Wednesday, August 3, 2011


by Alice Valdal

  I've always known that we all see the world from a unique perspective.  A recent trip by car and ferry brought home the message.  The country we travelled through was beautiful -- and empty.  Mile after mile, hour after hour with nothing but mountains and rolling grasslands to see.  Amid all this beauty, we longed for the sight of a Tim Horton's!

   Then, at the end of an absolutely breathtaking drive through the Buckley and Skeena valleys, we reached the Pacific Ocean and boarded a ferry for the fifteen hour sail through the Inside Passage  back to Vancouver Island.  The weather was rainy, but again, the passage through that pristine waterway was spectacular.  The only sign of humans in that long day was the First Nations village of Bella Coola.  And, I confess, I was getting a bit tired of looking at rocks and trees and water.  I started counting the minutes until the buffet opened. :-)
    But others on the ferry, from more populous parts of the world, couldn't take their eyes from the view.  They exclaimed over every waterfall, every rocky outcropping, and every tiny beach.  When a whale breached off the port side, they rushed to the windows, cameras clicking.  While I had become bored with a landscape I knew well, others were enthralled with the novelty of "nothing to see."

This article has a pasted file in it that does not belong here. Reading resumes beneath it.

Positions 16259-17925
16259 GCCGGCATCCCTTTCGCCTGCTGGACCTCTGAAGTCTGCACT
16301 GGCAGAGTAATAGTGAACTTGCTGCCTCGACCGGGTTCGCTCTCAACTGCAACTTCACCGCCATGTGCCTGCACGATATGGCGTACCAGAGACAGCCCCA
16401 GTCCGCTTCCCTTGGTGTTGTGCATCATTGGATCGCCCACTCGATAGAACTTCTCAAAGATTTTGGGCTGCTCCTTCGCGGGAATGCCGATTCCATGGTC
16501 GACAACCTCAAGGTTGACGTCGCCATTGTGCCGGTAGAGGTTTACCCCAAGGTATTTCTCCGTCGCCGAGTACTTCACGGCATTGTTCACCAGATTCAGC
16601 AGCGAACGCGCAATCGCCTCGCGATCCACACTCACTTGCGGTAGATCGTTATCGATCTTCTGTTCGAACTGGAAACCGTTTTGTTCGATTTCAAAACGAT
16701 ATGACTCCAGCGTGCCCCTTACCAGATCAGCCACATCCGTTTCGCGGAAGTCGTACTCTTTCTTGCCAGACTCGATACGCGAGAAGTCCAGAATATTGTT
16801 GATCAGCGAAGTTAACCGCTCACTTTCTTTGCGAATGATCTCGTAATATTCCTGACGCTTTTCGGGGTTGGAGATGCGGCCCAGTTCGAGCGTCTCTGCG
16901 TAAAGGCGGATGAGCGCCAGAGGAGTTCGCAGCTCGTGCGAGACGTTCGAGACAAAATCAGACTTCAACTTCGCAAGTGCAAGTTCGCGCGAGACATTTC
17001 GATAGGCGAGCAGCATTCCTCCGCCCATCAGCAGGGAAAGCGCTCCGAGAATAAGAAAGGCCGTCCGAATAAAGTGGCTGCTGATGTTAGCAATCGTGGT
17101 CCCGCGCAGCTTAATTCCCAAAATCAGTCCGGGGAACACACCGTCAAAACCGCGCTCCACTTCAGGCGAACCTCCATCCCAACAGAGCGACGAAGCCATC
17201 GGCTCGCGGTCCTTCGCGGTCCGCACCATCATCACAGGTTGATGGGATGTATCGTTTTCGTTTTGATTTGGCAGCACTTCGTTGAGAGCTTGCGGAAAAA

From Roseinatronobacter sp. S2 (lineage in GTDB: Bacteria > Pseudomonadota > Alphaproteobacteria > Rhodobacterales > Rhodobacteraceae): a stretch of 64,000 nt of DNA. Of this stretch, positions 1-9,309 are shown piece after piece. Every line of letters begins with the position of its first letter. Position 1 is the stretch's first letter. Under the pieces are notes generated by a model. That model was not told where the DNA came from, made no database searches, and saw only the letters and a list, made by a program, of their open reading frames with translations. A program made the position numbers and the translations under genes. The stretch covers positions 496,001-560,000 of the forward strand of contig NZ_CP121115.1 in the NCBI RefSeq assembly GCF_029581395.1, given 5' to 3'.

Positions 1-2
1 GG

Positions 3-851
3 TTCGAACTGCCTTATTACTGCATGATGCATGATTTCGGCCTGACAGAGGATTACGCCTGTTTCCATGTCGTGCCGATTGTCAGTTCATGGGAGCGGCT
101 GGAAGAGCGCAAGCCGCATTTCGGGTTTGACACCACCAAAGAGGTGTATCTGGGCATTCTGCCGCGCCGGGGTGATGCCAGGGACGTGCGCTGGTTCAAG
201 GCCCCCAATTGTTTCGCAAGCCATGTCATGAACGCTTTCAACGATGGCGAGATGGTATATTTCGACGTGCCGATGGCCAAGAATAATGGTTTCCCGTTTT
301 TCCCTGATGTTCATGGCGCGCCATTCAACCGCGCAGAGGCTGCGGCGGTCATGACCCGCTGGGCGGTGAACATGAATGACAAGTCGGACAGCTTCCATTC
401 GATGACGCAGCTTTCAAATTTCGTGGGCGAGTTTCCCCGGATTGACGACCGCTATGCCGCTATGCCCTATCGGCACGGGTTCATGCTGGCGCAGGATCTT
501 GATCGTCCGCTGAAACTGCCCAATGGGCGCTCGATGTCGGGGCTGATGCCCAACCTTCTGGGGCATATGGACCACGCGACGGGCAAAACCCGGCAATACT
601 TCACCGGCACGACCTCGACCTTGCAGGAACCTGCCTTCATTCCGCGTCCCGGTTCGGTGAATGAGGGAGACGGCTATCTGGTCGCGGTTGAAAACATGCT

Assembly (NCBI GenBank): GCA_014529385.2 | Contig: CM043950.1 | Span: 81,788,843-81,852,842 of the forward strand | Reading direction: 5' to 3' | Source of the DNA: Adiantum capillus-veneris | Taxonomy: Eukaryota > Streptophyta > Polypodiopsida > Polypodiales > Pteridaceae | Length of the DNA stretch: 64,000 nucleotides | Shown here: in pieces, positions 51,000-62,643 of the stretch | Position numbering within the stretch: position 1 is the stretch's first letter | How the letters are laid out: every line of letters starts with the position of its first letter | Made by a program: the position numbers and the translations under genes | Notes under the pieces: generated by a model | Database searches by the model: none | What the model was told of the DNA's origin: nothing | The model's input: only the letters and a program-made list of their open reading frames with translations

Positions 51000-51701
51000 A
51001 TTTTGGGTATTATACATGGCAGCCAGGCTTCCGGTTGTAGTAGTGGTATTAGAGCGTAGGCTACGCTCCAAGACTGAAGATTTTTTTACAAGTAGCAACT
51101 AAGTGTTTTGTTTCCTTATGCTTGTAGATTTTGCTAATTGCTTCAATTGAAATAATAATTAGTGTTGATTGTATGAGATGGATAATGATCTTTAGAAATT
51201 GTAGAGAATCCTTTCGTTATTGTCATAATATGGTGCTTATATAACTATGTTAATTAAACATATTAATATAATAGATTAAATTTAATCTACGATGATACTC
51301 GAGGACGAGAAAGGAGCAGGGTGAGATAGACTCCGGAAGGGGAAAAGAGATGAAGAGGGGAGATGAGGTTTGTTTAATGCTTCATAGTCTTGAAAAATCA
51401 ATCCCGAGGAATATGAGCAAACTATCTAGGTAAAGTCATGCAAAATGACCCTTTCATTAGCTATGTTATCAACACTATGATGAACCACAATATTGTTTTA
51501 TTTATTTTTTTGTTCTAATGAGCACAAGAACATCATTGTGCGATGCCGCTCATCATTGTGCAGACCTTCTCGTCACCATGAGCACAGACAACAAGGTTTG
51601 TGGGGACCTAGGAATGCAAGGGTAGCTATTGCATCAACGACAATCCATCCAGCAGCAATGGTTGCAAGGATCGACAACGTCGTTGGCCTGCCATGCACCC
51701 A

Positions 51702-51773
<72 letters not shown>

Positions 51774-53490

A recent article in our local newspaper discussed the growing problem of mental illness in our community.  Apparently depression is an epidemic in this affluent, pleasant, cultured city.  Depression, despair, despondency.  How, I ask myself, could so many people fall into  hopelessness?  Could a change in perspective be the answer?  I am not trying to belittle the devastation of mental illness, but I have to wonder if hopelessness could be turned to hope if the sufferer looked to the Lord?  Could despair become optimism if the afflicted walked with Jesus?  Just as it took someone else's perspective to help me appreciate the miles and hours of "nothing," so too, might another point of view turn the despondent to hopefulness. 
    Praise God that we have, "our sure and certain hope" in Christ Jesus and the life to come.
     And pray God, we never become indifferent to the many blessings we enjoy each day.

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  1. I agree that a bit of 'nothing' is very refreshing to our outlook sometimes. And I wouldn't be at all surprised if the increase in depression cases correlates with the increasing abundance of distractions and pleasures beginning in the latter part of the 20th century.

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  3. Alice, I have several friends with young adult children suffering from mental illness. You are right that those who know the Lord are doing better than those who are still fighting God. Sadly, the Lord doesn't always grant healing even to those who trust in Him. But for those of us who are merely discouraged and distracted by modern busyness, reveling in His wilderness creation is wonderfully refreshing.